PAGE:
Ask Dru: Can mindfulness meditation help me change my drinking?
I’ve been unhappy with my drinking for many years, and I’ve heard that meditation could help me. I certainly know that if I’m not drinking, I’m going to need something to quieten the incessant brain chatter! Can mindfulness meditation help me change my drinking? Jennifer
In a previous article, I discussed the value of adopting a mindful approach to alcohol. But what about meditation specifically? Can meditating really help you cut down or stop drinking?
The simple answer is yes. Mindfulness meditation can fundamentally change your relationship with alcohol. As with any technique, it doesn’t provide all the answers on its own. But if you want to create and sustain long-term change, meditation can help you deal with the constant flow of your thoughts and feelings so that you can act from a place of conscious choice and intention.
This article explores the research evidence on mindfulness and explores how meditation can help you change your drinking. It also introduces a specific meditation to help you pay attention to your triggers for drinking that you can use in an emergency.
Research into mindfulness meditation
Changing your drinking can be complex; different approaches will work for different people. Fortunately, researchers help take the guesswork out of knowing what works by conducting studies, systematic reviews and clinical trials. This evidence base is important to us in Club Soda because we want to recommend tools and techniques that make a difference if you are cutting down or stopping drinking.
And mindfulness meditation is an approach that can work. Academic work on mindfulness-based approaches to substance misuse has been ongoing for more than a decade now, and there is an emerging body of evidence to support mindfulness-based approaches to alcohol. The earliest systematic review of the available evidence (Zgierska et al, 2009) showed that meditation and mindfulness-based approaches were safe and effective, but suggested that more evidence was needed. A subsequent review (Chiesa and Serretti, 2014) found that mindfulness-based interventions did reduce the consumption of substances like alcohol, and could have a positive impact on cravings.
People who take part in mindfulness-based programmes report significantly fewer heavy drinking days than those in 12 step programmes.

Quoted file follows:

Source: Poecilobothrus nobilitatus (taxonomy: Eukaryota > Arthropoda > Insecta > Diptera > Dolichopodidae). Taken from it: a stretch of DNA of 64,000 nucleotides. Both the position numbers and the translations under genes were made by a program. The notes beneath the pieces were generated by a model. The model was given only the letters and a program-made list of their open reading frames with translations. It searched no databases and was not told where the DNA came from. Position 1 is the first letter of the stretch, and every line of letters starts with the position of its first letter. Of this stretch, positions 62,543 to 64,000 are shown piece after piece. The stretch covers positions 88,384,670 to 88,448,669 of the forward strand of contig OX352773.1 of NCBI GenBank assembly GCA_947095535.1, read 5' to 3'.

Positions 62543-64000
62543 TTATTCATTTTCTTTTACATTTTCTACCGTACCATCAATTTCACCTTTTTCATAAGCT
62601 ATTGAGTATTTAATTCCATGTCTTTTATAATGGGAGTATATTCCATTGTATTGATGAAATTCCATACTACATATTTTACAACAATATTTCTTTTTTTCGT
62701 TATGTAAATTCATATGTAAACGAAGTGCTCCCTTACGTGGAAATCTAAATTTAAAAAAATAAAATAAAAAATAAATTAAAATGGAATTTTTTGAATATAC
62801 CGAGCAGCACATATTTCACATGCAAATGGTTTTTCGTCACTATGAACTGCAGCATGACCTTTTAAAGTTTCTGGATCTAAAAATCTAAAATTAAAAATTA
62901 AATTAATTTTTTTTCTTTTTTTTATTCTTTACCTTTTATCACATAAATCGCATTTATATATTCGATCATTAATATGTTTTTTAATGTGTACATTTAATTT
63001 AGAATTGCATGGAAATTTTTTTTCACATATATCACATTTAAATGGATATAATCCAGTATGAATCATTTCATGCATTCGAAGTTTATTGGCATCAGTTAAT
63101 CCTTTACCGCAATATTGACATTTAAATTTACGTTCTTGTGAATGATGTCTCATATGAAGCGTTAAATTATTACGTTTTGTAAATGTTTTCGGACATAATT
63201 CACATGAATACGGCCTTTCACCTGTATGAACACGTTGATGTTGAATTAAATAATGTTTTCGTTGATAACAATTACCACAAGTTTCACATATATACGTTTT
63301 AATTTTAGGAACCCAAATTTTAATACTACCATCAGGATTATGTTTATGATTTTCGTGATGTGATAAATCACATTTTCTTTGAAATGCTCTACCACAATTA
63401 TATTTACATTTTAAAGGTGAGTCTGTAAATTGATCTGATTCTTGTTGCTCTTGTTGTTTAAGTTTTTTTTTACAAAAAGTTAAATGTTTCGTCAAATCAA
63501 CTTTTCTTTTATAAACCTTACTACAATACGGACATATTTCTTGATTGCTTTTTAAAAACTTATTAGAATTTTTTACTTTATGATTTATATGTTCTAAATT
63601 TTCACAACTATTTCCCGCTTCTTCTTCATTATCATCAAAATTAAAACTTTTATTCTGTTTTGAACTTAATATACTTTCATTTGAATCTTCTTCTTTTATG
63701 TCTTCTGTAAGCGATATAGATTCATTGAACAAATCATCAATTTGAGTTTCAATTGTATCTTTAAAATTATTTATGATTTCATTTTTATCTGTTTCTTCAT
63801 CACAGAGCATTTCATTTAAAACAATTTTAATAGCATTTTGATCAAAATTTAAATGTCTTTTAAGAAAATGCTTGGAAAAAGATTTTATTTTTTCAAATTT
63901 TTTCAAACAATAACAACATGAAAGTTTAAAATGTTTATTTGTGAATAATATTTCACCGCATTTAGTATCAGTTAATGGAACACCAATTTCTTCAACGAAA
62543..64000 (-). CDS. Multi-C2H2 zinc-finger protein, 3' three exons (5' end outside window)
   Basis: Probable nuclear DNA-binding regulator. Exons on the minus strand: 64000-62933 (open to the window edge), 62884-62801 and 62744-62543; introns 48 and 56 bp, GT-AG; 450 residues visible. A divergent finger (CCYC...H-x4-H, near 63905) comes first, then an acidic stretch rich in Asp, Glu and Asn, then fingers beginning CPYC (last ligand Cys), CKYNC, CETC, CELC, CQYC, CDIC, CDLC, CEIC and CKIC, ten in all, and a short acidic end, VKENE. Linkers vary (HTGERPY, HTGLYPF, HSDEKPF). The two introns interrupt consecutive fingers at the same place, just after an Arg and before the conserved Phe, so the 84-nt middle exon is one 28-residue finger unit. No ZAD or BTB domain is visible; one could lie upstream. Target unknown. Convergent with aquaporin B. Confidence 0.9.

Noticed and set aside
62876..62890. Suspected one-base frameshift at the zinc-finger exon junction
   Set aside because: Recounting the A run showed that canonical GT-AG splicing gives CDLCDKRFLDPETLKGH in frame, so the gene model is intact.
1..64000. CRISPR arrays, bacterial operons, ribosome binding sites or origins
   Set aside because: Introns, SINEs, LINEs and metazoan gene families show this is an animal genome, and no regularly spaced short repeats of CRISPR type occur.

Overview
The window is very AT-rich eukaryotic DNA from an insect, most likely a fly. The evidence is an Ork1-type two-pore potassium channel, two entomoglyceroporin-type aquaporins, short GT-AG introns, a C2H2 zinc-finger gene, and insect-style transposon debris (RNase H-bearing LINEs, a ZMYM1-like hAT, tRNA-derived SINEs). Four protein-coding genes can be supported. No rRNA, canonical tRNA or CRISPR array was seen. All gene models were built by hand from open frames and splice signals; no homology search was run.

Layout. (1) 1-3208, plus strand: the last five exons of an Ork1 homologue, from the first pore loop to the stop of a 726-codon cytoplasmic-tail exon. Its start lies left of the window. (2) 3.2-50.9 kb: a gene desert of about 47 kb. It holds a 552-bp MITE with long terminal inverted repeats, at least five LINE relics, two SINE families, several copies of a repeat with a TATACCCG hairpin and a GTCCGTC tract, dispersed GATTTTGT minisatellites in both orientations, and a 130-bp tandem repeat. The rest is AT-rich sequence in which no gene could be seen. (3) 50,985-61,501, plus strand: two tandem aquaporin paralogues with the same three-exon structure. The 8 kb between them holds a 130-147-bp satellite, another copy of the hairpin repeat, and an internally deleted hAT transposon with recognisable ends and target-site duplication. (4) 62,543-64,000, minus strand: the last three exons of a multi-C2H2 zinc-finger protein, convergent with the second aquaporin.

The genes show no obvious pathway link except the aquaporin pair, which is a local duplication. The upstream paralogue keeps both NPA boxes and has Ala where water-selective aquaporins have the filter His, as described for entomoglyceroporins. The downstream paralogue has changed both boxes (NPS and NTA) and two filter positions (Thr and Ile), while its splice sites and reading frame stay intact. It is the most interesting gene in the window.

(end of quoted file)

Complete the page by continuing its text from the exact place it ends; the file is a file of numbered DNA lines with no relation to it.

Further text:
And the most recent randomised clinical trial (Bowen et al., 2014) showed that mindfulness-based relapse prevention programmes are actually more effective than 12 step programmes in reducing the risk of people using substances again. When researchers followed up at six months, people who had taken part in mindfulness-based programmes reported significantly fewer heavy drinking days than those in 12 step programmes. And after a year, targeted mindfulness practices were still supporting long-term outcomes by strengthening people’s ability to monitor and skillfully cope with the discomfort associated with craving or negative feelings.
If you’re interested in changing for the long-term, mindfulness meditation is a vital addition to your toolkit.
How meditation helps
You may be hoping that meditation will help you achieve a state of inner silence and calm, devoid of troubling thoughts and feelings. So it can be seriously disconcerting when you first sit down to meditate. Out of nowhere, as you try to focus your attention on your breathing, you become aware of just how noisy your inner world is. That incessant brain chatter you were vaguely aware of turns into a shouting match. And your feelings are amplified as you sit quietly with them, unable to distract yourself. The urge to open your eyes and forget all about meditation can be overwhelming.
If this is your experience of trying to meditate, stick with it. It does get easier. If you’re troubled by your inner cynic telling you that meditating is pointless, you may need to ask them to be quiet just for a short while. They will come round to the idea of sitting quietly.